The planning stage for our major camping adventures inevitably becomes an exercise in frustration. When it comes to choosing which attractions to see, our wish list always has far more on it than we have time. And when we’re hauling a trailer across the country, we also want to leave time for, you know, camping in it. Thus we spend painful hours deciding which attractions to skip, many of which are just as appealing as the ones we keep. It’s a chore as enjoyable as ripping bandages off the hairiest part of your body.
Despite our best efforts, there remain days in which we schedule too much and need to have a campsite booked just to park our trailer and sleep for a night. It needn’t be fancy, just convenient. A quick pit stop in the direction of the priority destination we have left too little time to drive to after a day stuffed with sightseeing.
There’s the old adage about life giving you lemons. Well, sometimes life doesn’t toss you lemons at all. Instead, it gifts you the best damn lemonade you’ve ever tasted! Five Islands Provincial Park was exactly that; delicious, refreshing, chilled lemonade.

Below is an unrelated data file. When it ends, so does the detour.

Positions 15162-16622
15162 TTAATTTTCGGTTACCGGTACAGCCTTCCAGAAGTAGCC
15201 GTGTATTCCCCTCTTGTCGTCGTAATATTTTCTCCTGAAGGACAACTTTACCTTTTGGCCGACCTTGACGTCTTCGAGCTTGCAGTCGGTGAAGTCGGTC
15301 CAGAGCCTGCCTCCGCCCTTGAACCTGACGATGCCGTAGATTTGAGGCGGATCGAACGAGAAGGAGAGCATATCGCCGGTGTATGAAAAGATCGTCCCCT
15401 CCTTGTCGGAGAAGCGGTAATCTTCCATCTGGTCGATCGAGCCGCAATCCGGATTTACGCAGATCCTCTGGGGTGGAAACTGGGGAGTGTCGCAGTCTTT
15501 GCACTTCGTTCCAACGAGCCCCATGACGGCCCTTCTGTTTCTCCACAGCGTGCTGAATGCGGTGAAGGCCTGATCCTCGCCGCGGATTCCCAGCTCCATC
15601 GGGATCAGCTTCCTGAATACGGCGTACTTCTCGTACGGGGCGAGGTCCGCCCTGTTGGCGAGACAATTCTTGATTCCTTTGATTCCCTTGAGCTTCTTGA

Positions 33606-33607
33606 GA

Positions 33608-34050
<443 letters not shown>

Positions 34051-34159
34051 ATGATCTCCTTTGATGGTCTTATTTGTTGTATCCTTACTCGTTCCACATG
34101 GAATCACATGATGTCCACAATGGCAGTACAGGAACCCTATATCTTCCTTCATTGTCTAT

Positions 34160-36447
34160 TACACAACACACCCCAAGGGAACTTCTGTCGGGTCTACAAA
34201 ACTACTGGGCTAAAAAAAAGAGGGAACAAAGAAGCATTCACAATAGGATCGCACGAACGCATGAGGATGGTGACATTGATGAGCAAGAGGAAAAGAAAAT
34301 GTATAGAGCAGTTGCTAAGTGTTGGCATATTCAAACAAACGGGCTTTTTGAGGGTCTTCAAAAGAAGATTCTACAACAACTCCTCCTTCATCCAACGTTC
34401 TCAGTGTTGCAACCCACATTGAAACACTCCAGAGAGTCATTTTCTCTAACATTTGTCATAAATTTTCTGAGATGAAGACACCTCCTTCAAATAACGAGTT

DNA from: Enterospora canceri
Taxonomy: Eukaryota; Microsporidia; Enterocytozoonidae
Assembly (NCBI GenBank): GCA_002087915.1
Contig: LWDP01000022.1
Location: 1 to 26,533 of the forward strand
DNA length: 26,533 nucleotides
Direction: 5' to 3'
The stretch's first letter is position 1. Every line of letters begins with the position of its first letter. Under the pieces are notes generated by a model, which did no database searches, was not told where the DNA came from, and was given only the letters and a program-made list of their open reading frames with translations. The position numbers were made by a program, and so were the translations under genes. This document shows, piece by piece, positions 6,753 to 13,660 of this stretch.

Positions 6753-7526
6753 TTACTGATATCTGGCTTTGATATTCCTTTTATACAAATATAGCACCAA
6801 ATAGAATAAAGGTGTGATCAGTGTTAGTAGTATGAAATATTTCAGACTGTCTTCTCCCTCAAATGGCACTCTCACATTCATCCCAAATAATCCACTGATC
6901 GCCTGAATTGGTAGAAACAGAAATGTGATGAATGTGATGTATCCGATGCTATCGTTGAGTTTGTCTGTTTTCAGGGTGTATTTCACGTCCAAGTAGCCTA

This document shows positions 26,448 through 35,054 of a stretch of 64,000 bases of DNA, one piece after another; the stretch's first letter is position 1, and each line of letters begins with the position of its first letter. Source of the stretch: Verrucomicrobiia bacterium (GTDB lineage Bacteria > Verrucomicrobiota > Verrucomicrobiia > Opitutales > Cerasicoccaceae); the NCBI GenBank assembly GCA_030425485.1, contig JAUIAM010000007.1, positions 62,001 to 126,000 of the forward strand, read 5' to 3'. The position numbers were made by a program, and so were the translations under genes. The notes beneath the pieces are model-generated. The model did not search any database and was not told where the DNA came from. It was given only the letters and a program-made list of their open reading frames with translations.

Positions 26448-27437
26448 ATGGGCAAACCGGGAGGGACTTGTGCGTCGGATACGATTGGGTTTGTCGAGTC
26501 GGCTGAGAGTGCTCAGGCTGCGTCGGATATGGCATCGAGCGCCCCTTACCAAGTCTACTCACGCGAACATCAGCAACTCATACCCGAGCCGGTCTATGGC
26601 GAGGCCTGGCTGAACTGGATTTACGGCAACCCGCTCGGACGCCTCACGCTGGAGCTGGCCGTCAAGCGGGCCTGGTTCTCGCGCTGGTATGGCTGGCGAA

Back in January our trip was shaping up nicely. We had begrudgingly trimmed some premium destinations (the Maritimes are bigger than they look!) and the resulting trip was looking busy but tolerable, hitting four national parks over the span of three weeks. Still, our inner rock nerd got the best of us and we had two geology stops on our itinerary, Joggins Fossil Cliffs and Fundy Geological Museum, that would chew up a full day as we moved from PEI to southern Nova Scotia. A four hour drive at the end of a busy day was not appealing, so I set about finding a reasonable spot to spend the night. I found Five Islands using Google and never gave it further thought until we set about finding the place after our visit to the museum. As a single night fill-in, we had zero expectations for Five Islands but it ended up being one of the highlights of our entire trip. Lemonade indeed!
As we entered the park, once again I was struck by my naivete at not expecting hills. And though the drive from Parrsboro was visually appealing, and hilly, I was still dumbstruck to discover Five Islands is located on the side of a big hill. Nor was I wasn’t expecting or looking forward to anything but a hot meal and some bedrest. My paws were killing me. Then the clerk at the park entrance pointed to a poster on the wall and stated that if we wanted to see “that” we should make haste since low tide was ending and we would need to be back to a safe position nearer the campground by 7:30pm. It was already after 5.